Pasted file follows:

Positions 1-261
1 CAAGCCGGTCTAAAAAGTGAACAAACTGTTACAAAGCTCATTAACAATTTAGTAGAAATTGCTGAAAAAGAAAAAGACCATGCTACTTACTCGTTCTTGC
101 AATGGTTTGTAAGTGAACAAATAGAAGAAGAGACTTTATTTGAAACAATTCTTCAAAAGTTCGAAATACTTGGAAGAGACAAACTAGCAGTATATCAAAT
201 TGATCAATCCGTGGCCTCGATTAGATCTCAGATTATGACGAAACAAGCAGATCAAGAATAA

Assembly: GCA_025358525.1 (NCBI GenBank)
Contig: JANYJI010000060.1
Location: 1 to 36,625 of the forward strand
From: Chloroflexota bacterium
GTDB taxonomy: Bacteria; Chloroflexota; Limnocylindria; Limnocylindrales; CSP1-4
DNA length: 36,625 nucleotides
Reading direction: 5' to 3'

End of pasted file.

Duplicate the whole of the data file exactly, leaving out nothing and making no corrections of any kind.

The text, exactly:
Positions 1-261
1 CAAGCCGGTCTAAAAAGTGAACAAACTGTTACAAAGCTCATTAACAATTTAGTAGAAATTGCTGAAAAAGAAAAAGACCATGCTACTTACTCGTTCTTGC
101 AATGGTTTGTAAGTGAACAAATAGAAGAAGAGACTTTATTTGAAACAATTCTTCAAAAGTTCGAAATACTTGGAAGAGACAAACTAGCAGTATATCAAAT
201 TGATCAATCCGTGGCCTCGATTAGATCTCAGATTATGACGAAACAAGCAGATCAAGAATAA

Assembly: GCA_025358525.1 (NCBI GenBank)
Contig: JANYJI010000060.1
Location: 1 to 36,625 of the forward strand
From: Chloroflexota bacterium
GTDB taxonomy: Bacteria; Chloroflexota; Limnocylindria; Limnocylindrales; CSP1-4
DNA length: 36,625 nucleotides
Reading direction: 5' to 3'